OCIS Codes
(050.2770) Diffraction and gratings : Gratings
(060.2340) Fiber optics and optical communications : Fiber optics components
(060.2370) Fiber optics and optical communications : Fiber optics sensors
(060.5295) Fiber optics and optical communications : Photonic crystal fibers

ToC Category:
Fiber Optics and Optical Communications

History
Original Manuscript: June 23, 2011
Revised Manuscript: August 6, 2011
Manuscript Accepted: August 8, 2011
Published: August 18, 2011

Citation
Zhifang Wu, Zhi Wang, Yan-ge Liu, Tingting Han, Shuo Li, and Huifeng Wei, "Mechanism and characteristics of long period fiber gratings in simplified hollow-core photonic crystal fibers," Opt. Express 19, 17344-17349 (2011)
http://www.opticsinfobase.org/oe/abstract.cfm?URI=oe-19-18-17344


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References

  1. L. Jin, Z. Wang, Y. Liu, G. Kai, and X. Dong, “Ultraviolet-inscribed long period gratings in all-solid photonic bandgap fibers,” Opt. Express16(25), 21119–21131 (2008). [CrossRef] [PubMed]
  2. K. Morishita and Y. Miyake, “Fabrication and resonance wavelengths of long-period gratings written in a pure-silica photonic crystal fiber by the glass structure change,” J. Lightwave Technol.22(2), 625–630 (2004). [CrossRef]
  3. S. Liu, L. Jin, W. Jin, D. Wang, C. Liao, and Y. Wang, “Structural long period gratings made by drilling micro-holes in photonic crystal fibers with a femtosecond infrared laser,” Opt. Express18(6), 5496–5503 (2010). [CrossRef] [PubMed]
  4. Y. Wang, W. Jin, J. Ju, H. Xuan, H. L. Ho, L. Xiao, and D. Wang, “Long period gratings in air-core photonic bandgap fibers,” Opt. Express16(4), 2784–2790 (2008). [CrossRef] [PubMed]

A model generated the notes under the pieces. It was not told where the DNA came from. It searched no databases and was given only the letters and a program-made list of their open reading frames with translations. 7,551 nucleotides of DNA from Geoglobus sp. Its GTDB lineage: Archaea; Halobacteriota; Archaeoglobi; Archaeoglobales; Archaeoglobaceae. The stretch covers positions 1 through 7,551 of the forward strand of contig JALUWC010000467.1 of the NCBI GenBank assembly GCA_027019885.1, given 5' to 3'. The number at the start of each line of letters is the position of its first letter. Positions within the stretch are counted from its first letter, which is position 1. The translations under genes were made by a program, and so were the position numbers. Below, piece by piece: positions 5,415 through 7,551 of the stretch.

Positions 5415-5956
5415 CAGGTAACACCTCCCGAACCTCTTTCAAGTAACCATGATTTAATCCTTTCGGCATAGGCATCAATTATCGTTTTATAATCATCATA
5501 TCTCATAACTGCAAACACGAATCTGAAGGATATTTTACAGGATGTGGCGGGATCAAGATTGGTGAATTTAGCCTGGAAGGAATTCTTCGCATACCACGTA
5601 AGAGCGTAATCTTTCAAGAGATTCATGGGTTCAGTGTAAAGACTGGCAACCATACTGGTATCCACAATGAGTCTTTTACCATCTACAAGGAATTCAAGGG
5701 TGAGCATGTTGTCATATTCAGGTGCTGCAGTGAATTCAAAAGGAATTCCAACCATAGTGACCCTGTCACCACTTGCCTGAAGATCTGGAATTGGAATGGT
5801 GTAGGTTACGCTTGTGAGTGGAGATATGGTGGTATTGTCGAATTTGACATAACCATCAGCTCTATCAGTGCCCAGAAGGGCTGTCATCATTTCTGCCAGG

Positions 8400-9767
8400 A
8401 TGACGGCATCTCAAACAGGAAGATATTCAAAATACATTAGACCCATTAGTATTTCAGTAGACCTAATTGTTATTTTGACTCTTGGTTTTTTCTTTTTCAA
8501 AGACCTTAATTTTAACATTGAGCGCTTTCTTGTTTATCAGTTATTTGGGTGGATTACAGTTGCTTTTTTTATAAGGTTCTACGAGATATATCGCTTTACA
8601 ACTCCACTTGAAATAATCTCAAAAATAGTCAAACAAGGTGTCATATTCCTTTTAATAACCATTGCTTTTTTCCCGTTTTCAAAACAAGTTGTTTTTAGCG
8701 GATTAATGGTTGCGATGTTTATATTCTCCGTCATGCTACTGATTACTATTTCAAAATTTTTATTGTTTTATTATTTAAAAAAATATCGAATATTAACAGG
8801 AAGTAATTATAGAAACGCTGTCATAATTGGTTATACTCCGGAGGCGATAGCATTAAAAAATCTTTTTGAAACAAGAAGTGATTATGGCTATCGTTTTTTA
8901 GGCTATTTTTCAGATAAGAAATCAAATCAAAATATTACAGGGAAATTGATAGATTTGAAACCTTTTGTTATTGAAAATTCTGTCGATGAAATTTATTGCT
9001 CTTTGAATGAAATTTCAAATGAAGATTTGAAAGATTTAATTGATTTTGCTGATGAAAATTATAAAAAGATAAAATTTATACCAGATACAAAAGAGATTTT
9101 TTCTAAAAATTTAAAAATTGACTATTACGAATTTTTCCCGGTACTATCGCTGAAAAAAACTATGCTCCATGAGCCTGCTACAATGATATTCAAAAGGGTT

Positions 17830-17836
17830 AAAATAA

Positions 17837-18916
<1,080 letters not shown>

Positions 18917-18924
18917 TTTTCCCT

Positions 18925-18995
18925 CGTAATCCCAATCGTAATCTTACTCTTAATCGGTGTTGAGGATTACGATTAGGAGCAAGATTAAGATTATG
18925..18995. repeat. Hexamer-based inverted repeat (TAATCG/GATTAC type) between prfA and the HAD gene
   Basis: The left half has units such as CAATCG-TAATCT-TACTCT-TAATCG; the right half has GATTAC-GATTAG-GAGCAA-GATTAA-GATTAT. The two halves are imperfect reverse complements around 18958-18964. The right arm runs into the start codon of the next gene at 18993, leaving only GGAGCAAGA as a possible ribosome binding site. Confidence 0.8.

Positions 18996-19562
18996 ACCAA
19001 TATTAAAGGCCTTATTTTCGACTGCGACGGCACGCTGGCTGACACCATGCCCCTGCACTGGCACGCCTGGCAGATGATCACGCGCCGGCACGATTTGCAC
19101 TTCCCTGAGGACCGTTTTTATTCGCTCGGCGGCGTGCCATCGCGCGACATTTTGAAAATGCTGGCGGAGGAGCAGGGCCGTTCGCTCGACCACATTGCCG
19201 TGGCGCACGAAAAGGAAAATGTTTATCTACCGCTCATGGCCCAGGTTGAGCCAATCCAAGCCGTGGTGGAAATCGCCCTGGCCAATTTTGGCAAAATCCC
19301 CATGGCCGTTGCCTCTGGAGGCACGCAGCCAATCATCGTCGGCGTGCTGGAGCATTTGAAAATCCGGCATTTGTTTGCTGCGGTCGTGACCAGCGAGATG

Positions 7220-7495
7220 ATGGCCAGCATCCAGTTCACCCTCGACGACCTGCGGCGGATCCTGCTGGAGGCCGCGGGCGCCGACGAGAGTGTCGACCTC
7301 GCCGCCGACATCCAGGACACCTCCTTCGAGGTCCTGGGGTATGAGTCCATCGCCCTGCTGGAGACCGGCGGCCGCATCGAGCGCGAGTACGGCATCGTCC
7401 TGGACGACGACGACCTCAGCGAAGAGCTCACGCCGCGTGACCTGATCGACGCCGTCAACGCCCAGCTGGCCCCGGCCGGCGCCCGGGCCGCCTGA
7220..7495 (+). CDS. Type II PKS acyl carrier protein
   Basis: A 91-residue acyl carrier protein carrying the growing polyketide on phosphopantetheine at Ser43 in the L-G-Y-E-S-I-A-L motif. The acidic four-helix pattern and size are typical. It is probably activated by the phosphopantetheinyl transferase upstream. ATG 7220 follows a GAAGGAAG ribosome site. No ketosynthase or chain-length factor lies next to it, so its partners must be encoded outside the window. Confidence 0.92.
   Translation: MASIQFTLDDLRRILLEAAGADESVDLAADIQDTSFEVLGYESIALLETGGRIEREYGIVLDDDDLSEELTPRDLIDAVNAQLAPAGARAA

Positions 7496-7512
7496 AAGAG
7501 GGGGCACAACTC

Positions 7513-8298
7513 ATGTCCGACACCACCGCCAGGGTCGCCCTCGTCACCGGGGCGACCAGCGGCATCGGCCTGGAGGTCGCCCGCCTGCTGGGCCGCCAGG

5. R. Yun-Jiang, W. Yi-Ping, R. Zeng-Ling, and Z. Tao, “Novel fiber-optic sensors based on long-period fiber gratings written by high-frequency CO2 laser pulses,” J. Lightwave Technol.21(5), 1320–1327 (2003). [CrossRef]
  6. D. I. Yeom, P. Steinvurzel, B. J. Eggleton, S. D. Lim, and B. Y. Kim, “Tunable acoustic gratings in solid-core photonic bandgap fiber,” Opt. Express15(6), 3513–3518 (2007). [CrossRef] [PubMed]
  7. P. Steinvurzel, E. D. Moore, E. C. Mägi, B. T. Kuhlmey, and B. J. Eggleton, “Long period grating resonances in photonic bandgap fiber,” Opt. Express14(7), 3007–3014 (2006). [CrossRef] [PubMed]
  8. B. Tai, Z. Wang, Y. Liu, J. Xu, B. Liu, H. Wei, and W. Tong, “High order resonances between core mode and cladding supermodes in long period fiber gratings inscribed in photonic bandgap fibers,” Opt. Express18(15), 15361–15370 (2010). [CrossRef] [PubMed]
  9. H. Xuan, W. Jin, and S. Liu, “Long-period gratings in wavelength-scale microfibers,” Opt. Lett.35(1), 85–87 (2010). [CrossRef] [PubMed]